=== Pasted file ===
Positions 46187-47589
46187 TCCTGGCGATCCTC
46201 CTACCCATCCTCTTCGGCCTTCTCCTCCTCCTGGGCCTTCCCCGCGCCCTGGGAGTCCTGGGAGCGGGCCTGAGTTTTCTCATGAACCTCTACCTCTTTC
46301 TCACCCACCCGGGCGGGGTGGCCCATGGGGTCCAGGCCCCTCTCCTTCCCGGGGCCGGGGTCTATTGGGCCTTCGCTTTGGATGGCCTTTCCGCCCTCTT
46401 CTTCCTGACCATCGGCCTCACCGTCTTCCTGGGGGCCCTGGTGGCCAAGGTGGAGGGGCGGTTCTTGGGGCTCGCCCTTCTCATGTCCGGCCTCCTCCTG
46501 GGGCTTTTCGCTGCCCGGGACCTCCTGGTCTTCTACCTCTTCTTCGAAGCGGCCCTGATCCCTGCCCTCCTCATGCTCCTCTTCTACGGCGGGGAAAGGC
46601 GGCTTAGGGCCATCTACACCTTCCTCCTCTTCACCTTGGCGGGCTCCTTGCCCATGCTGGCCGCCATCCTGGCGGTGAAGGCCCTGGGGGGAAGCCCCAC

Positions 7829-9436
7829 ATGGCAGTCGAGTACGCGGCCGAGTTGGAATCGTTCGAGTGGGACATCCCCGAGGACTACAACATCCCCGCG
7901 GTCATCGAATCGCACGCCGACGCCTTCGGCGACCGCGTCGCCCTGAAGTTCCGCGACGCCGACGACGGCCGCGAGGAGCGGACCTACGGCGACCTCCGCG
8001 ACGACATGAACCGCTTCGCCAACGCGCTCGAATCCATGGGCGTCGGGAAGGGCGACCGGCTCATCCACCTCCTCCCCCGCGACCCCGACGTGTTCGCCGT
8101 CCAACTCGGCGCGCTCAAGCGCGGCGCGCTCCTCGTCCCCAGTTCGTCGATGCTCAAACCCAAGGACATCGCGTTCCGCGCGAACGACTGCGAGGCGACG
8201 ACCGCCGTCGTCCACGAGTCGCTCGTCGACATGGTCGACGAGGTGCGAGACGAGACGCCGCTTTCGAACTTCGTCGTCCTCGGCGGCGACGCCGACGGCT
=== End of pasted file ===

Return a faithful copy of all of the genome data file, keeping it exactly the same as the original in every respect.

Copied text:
Positions 46187-47589
46187 TCCTGGCGATCCTC
46201 CTACCCATCCTCTTCGGCCTTCTCCTCCTCCTGGGCCTTCCCCGCGCCCTGGGAGTCCTGGGAGCGGGCCTGAGTTTTCTCATGAACCTCTACCTCTTTC
46301 TCACCCACCCGGGCGGGGTGGCCCATGGGGTCCAGGCCCCTCTCCTTCCCGGGGCCGGGGTCTATTGGGCCTTCGCTTTGGATGGCCTTTCCGCCCTCTT
46401 CTTCCTGACCATCGGCCTCACCGTCTTCCTGGGGGCCCTGGTGGCCAAGGTGGAGGGGCGGTTCTTGGGGCTCGCCCTTCTCATGTCCGGCCTCCTCCTG
46501 GGGCTTTTCGCTGCCCGGGACCTCCTGGTCTTCTACCTCTTCTTCGAAGCGGCCCTGATCCCTGCCCTCCTCATGCTCCTCTTCTACGGCGGGGAAAGGC
46601 GGCTTAGGGCCATCTACACCTTCCTCCTCTTCACCTTGGCGGGCTCCTTGCCCATGCTGGCCGCCATCCTGGCGGTGAAGGCCCTGGGGGGAAGCCCCAC

Positions 7829-9436
7829 ATGGCAGTCGAGTACGCGGCCGAGTTGGAATCGTTCGAGTGGGACATCCCCGAGGACTACAACATCCCCGCG
7901 GTCATCGAATCGCACGCCGACGCCTTCGGCGACCGCGTCGCCCTGAAGTTCCGCGACGCCGACGACGGCCGCGAGGAGCGGACCTACGGCGACCTCCGCG
8001 ACGACATGAACCGCTTCGCCAACGCGCTCGAATCCATGGGCGTCGGGAAGGGCGACCGGCTCATCCACCTCCTCCCCCGCGACCCCGACGTGTTCGCCGT
8101 CCAACTCGGCGCGCTCAAGCGCGGCGCGCTCCTCGTCCCCAGTTCGTCGATGCTCAAACCCAAGGACATCGCGTTCCGCGCGAACGACTGCGAGGCGACG
8201 ACCGCCGTCGTCCACGAGTCGCTCGTCGACATGGTCGACGAGGTGCGAGACGAGACGCCGCTTTCGAACTTCGTCGTCCTCGGCGGCGACGCCGACGGCT